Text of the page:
There's so much you can do with a musical group that's also a vocal group. You can create a big sound with just four guys. Just think of what the Beatles did," says Humphreys. "We have consistency now, so over time the arrangements grow and change. We have the freedom to go in different directions and not worry that someone doesn't know the material. Everyone is a great player so with a four-piece there's more room for us to get our ya-yas out. I get to play a lot more guitar without a horn section!"
It's frequently Humphreys' artfully writhing licks that ensnare your ear, tugging you down into their grooves. Humphreys remarks, "A lot of my lead playing is blues guys. I like the Ice Man, Albert Collins. I love Jimi Hendrix, of course. The Stax-Volt thing Steve Cropper did is clearly an influence. I'm an omnivore. I like it all."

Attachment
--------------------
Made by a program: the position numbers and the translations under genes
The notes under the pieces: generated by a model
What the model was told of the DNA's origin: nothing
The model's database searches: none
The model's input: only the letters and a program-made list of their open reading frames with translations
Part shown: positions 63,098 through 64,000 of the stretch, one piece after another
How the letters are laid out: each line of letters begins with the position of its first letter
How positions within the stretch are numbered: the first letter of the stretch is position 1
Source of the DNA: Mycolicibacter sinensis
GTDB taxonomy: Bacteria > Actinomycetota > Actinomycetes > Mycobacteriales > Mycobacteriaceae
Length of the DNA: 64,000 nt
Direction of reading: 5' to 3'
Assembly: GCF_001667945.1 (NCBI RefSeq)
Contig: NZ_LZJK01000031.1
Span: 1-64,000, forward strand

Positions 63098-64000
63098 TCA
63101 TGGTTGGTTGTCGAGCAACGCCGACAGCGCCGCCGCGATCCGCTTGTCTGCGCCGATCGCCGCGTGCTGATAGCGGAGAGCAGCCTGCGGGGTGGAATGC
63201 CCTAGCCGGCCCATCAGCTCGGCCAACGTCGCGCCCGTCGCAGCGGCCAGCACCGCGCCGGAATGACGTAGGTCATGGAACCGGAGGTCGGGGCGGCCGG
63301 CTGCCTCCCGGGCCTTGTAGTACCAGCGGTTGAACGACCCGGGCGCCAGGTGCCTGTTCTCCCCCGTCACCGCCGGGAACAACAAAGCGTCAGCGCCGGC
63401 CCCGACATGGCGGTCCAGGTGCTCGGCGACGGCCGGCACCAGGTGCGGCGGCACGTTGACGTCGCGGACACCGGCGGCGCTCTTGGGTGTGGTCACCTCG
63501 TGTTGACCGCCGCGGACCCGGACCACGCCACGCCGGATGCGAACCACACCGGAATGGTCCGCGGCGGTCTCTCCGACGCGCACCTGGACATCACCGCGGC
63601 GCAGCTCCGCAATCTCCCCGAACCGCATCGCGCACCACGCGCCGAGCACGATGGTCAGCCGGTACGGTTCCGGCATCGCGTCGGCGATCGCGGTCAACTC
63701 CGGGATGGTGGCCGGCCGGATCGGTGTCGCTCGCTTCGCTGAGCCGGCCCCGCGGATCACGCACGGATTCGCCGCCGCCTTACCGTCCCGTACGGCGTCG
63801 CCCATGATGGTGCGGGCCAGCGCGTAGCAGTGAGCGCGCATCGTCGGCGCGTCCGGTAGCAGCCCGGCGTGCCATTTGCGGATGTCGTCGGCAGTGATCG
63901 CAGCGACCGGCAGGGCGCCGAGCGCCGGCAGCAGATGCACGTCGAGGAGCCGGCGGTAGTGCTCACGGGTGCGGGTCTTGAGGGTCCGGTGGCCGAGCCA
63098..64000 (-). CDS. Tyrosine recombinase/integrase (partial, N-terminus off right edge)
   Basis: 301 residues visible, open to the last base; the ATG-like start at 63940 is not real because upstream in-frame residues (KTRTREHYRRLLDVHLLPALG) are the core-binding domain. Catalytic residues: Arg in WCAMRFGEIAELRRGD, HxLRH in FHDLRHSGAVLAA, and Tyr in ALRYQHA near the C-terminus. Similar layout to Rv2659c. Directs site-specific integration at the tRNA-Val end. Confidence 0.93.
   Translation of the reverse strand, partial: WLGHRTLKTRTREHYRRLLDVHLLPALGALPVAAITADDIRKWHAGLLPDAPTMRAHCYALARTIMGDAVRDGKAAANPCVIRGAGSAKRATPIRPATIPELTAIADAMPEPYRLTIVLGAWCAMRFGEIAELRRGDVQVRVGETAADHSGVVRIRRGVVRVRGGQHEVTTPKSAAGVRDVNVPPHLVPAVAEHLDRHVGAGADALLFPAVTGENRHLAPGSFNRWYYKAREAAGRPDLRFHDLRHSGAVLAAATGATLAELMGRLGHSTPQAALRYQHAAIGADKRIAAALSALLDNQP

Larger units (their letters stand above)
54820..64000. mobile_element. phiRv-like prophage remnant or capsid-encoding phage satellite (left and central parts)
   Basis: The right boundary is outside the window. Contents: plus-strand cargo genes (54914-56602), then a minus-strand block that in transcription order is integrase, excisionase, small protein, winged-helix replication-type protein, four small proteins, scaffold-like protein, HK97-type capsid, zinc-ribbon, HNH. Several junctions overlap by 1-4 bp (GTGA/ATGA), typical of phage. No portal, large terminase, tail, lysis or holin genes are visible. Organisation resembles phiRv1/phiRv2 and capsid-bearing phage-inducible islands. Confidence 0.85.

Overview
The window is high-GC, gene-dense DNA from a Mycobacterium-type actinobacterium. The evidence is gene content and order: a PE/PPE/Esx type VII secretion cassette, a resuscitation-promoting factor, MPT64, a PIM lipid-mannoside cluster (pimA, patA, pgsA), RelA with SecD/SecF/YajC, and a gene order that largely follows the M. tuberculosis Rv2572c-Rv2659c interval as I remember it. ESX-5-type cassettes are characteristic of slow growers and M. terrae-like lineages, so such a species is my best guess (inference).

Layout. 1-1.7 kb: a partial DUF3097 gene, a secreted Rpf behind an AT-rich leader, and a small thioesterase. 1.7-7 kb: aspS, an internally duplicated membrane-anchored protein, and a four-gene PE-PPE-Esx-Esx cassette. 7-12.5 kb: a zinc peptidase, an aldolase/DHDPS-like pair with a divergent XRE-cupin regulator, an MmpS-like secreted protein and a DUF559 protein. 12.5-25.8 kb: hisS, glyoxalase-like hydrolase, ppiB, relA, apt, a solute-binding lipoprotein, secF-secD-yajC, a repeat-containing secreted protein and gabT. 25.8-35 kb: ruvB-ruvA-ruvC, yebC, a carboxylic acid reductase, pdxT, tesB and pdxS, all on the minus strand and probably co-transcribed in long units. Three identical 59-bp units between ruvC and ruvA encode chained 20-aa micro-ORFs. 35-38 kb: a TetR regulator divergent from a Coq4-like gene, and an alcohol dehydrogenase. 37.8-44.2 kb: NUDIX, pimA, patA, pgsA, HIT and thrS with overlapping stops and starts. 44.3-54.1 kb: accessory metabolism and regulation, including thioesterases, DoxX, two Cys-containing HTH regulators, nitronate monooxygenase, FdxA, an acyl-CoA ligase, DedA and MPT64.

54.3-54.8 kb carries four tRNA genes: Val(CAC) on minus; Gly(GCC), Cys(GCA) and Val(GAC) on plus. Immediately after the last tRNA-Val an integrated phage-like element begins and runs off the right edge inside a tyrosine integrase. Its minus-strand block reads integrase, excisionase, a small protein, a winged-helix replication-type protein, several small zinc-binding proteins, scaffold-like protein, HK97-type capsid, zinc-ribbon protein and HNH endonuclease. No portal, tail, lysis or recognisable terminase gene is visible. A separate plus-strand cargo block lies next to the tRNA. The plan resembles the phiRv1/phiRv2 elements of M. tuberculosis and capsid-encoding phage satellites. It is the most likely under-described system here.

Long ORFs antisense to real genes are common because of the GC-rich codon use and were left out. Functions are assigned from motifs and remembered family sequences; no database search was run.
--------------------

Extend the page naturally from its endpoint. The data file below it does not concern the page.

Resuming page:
One of Enlightened Soul's standouts is "Natural Child," a raunchy 8-minute six-string workout. "It's inspired by my friends the North Mississippi Allstars and Jimbo Mathus," explains Humphreys. "I did some touring backing up Jimbo and have since written a few songs that have that monolithic groove where it starts out on the one and stays on the one. It's like driving down an empty road!"
"I think the big guitar in a lot of rock is like folk music. AC/DC is basically folk chords turned up to 11, G-C-D played with an attitude. And I love it! I'm not saying it's bad but with funk and soul the guitar is more part of the rhythm section. There's less of those big power chords and more of a polyrhythm against what the other instruments are playing."
Hobex spent the past summer backing up Katharine Whalen, the former lead vocalist of the Squirrel Nut Zippers, and Humphreys was in an early version of Knockdown South that included Stew Cole from the Zippers and Luther and Cody Dickinson of the Allstars.